Thursday, October 17, 2019

Article 234 EC Treaty and the European Court of Justice Research Paper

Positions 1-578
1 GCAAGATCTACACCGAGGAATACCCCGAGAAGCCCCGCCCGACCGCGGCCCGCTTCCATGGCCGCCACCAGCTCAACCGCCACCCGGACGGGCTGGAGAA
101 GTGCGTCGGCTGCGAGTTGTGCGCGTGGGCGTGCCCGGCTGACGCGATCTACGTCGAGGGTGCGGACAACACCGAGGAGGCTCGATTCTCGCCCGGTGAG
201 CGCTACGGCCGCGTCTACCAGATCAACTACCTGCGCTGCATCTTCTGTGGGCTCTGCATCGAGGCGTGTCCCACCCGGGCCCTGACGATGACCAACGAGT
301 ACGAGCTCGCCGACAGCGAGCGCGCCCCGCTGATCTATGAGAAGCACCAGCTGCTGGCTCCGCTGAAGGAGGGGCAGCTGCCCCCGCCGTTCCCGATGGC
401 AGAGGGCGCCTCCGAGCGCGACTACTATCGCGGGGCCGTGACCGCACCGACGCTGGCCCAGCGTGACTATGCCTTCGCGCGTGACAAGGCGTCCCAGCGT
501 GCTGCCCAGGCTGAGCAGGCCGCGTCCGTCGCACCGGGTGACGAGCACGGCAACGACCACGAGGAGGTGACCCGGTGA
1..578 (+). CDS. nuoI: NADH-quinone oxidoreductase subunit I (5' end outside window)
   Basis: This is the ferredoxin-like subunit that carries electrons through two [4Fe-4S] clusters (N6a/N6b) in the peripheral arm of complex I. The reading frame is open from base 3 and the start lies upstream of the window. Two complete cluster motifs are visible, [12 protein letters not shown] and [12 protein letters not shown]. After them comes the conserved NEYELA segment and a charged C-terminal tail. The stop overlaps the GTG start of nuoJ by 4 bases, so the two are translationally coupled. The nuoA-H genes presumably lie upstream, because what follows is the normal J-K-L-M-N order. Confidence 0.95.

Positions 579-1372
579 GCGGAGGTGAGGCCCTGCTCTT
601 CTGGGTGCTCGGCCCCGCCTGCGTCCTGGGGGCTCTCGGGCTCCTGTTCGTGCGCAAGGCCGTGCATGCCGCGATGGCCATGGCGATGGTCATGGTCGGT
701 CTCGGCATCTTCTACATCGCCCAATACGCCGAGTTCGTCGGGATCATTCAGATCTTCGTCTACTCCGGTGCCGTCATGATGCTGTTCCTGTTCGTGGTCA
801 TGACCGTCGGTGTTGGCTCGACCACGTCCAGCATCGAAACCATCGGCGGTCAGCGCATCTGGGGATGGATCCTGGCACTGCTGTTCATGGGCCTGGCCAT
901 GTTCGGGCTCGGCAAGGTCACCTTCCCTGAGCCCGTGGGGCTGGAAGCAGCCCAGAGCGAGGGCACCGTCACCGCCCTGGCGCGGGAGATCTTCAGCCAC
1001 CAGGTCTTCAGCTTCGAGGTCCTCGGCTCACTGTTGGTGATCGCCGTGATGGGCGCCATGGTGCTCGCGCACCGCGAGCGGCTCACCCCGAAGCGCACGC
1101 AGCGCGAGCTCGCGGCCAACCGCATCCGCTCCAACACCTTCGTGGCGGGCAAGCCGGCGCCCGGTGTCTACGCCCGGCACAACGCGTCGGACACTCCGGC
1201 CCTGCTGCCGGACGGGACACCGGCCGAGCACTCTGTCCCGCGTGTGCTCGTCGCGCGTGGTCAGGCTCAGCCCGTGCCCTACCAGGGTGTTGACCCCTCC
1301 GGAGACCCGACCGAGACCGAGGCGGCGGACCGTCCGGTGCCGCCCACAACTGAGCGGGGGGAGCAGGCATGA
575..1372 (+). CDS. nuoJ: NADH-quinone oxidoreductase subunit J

Article 234 EC Treaty and the European Court of Justice - Research Paper Example The doctrines of direct effect and the supremacy of the EC law over the national law are the fundamental foundations of this structure. Under the doctrine of direct effect, individuals are bestowed with legal rights, which enable them to invoke the national courts directly to challenge the Member State’s failure to adopt the provisions of the EC law. Under the doctrine of supremacy, the EC law precedes national law in the event of any conflict between the National law and the EC law. Accordingly, by virtue of these two important doctrines, the European Court of Justice transformed the preliminary ruling system from a mechanism in which individuals can challenge the EC law in the national courts into a framework in which individuals can challenge the national law in national courts in order to make the EC law prevail upon the national law3. Initially, there was a significant amount of protest by the national courts. Subsequently, the national courts began to accept such challenges under direct effect and commenced to protect the Community rights of individuals. Moreover, whenever an interpretation was required in a particular case, the national courts referred these cases to the European Court of Justice for clarification4. There were a few such preliminary references in the 1960s. They increased to nearly fifty by mid-1970s, over one hundred in the early 1980s, and around two hundred by 1990s. This clearly established that the national courts had become the key elements of the European legal system. In this manner, they have become a part of the judicial relationship of the European Court of Justice.

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